EGU General Assembly 2021
© Author(s) 2021. This work is distributed under
the Creative Commons Attribution 4.0 License.

Assessing the rotation and segmentation of the Porcupine Bank, Irish Atlantic margin, during oblique rifting using deformable plate reconstruction

Pei Yang, J. Kim Welford, and Michael King
Pei Yang et al.
  • Memorial University of Newfoundland, Department of Earth Science, St. John's, Canada (

With an increasing number of global and regional plate reconstruction models established in recent years, the motion of the Porcupine Bank, Irish Atlantic continental margin, underlain by orogeny-related pre-rift crustal basement terranes, have been investigated and restored as well.  However, these reconstructed models of the Porcupine Bank margin mainly depend on potential field data analysis and lack seismic constraints, failing to reveal the role of inherited crustal sutures during rifting and associated crustal deformation over geological time. In this study, five deformable models with distinct structural inheritance trends are established in GPlates by adjusting a previously published regional restoration model for the North Atlantic realm. For each model, driving factors (e.g., such as whether the Orphan Knoll is included, the altered rotational poles of the Flemish Cap, and the motion of the eastern border of the Porcupine Basin) are also taken into consideration. Crustal thicknesses from gravity inversion and seismic refraction data modelling are compared against those from these deformable plate reconstruction models to identify the most geologically reasonable one. The resulting preferred model has the Porcupine Bank subdivided into four blocks with each experiencing polyphase rotations and shearing prior to final continental breakup, implying strong inheritance and segmentation of the Porcupine Bank and the Porcupine Basin. The derived reconstructed paleo-positions over time of the Flemish Cap and the Porcupine Bank within the deforming topological network reveal new and evolving conjugate relationships during rifting, which are assessed using regional seismic transects from both margins. Finally, extensional obliquity between both margins is quantitatively restored, showing time-variant orientations due to the rotation and shearing of associated continental blocks, which contributes to unraveling the spatial and temporal evolution of southern North Atlantic rifting during the Mesozoic, prior to the initiation of seafloor spreading.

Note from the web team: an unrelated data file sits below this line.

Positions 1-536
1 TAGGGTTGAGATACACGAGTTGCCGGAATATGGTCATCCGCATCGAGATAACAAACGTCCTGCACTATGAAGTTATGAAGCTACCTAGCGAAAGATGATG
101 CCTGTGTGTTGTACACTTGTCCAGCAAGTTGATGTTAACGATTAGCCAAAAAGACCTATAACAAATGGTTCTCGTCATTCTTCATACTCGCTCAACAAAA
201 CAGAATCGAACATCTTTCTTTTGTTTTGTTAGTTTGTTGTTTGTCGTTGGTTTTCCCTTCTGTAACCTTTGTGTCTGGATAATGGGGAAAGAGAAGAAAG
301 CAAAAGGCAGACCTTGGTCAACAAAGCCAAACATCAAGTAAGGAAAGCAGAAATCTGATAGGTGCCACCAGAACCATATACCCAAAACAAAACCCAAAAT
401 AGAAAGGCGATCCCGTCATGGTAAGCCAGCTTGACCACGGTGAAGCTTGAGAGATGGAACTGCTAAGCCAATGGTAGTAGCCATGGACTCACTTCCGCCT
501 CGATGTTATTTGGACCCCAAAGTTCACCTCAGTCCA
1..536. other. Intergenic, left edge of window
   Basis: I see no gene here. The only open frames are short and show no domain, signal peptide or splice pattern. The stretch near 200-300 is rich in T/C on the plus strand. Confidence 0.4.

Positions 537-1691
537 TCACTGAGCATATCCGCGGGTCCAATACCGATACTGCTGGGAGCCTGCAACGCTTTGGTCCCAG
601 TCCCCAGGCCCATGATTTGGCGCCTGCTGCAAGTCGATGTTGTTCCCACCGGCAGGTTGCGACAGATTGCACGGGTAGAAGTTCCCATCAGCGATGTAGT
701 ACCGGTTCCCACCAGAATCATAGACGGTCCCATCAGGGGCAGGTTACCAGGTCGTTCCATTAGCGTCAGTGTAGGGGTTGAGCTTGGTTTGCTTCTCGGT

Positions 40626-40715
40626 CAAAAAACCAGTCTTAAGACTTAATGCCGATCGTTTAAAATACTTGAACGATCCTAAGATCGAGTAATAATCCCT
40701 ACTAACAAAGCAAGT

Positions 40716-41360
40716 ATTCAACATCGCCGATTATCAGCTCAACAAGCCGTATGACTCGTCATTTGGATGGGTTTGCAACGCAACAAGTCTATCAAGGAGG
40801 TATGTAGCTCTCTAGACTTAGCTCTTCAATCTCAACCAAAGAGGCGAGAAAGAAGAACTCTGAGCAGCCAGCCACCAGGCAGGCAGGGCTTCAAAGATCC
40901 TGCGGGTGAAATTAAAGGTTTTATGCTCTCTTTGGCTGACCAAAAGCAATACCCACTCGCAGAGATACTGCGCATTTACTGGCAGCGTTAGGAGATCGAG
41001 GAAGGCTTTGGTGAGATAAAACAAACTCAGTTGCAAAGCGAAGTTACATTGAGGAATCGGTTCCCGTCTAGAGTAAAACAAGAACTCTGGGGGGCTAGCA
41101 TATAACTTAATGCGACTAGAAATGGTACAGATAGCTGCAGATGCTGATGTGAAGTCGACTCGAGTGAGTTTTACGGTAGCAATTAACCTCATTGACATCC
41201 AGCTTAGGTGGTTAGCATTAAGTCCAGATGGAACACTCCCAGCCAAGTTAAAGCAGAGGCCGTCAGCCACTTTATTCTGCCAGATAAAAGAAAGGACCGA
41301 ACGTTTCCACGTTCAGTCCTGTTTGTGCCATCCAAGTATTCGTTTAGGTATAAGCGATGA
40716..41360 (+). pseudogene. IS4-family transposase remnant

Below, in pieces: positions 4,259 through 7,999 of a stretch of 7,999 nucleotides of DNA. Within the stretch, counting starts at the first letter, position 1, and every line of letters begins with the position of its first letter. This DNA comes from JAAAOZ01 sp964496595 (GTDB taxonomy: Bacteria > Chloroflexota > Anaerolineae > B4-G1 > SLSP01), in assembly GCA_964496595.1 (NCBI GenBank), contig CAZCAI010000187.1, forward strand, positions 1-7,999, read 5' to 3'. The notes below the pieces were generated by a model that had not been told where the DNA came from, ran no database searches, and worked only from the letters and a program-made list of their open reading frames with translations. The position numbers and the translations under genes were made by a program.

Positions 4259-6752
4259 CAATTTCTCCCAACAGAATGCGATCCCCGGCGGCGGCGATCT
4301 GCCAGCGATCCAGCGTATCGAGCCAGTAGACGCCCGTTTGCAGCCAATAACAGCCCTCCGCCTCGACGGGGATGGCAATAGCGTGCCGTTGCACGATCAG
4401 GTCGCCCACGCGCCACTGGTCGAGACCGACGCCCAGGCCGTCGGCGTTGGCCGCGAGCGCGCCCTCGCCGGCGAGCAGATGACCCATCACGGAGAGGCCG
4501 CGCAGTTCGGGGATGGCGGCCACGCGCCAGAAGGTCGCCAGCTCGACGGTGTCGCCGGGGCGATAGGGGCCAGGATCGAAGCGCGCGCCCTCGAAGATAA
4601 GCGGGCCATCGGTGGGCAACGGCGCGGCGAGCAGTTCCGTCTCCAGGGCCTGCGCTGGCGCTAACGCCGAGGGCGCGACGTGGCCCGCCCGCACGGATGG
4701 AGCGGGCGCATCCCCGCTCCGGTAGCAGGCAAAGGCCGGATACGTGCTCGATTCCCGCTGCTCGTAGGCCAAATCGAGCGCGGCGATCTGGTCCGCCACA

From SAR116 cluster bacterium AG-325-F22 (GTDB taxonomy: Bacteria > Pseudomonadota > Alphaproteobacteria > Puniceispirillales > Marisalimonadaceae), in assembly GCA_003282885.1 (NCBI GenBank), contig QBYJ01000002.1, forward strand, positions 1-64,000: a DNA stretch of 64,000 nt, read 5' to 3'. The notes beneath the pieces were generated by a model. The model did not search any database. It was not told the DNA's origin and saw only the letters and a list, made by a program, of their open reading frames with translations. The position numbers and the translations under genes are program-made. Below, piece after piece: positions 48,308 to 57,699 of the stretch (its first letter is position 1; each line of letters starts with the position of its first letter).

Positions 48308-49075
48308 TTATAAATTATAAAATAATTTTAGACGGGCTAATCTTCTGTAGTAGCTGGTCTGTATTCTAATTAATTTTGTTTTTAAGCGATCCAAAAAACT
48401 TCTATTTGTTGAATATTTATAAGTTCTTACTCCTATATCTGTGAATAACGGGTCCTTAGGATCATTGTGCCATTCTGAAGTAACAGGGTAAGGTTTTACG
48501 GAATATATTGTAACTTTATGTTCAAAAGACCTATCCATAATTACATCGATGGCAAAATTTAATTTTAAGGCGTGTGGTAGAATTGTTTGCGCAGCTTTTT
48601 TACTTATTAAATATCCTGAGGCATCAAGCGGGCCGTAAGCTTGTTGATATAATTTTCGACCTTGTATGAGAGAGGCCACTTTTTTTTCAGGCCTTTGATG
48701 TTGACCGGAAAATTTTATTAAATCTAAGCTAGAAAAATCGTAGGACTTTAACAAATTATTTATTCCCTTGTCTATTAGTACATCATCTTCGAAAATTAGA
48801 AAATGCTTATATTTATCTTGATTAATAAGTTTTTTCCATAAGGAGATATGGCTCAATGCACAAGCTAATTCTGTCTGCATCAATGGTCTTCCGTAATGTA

How to cite: Yang, P., Welford, J. K., and King, M.: Assessing the rotation and segmentation of the Porcupine Bank, Irish Atlantic margin, during oblique rifting using deformable plate reconstruction, EGU General Assembly 2021, online, 19–30 Apr 2021, EGU21-3043,, 2021.

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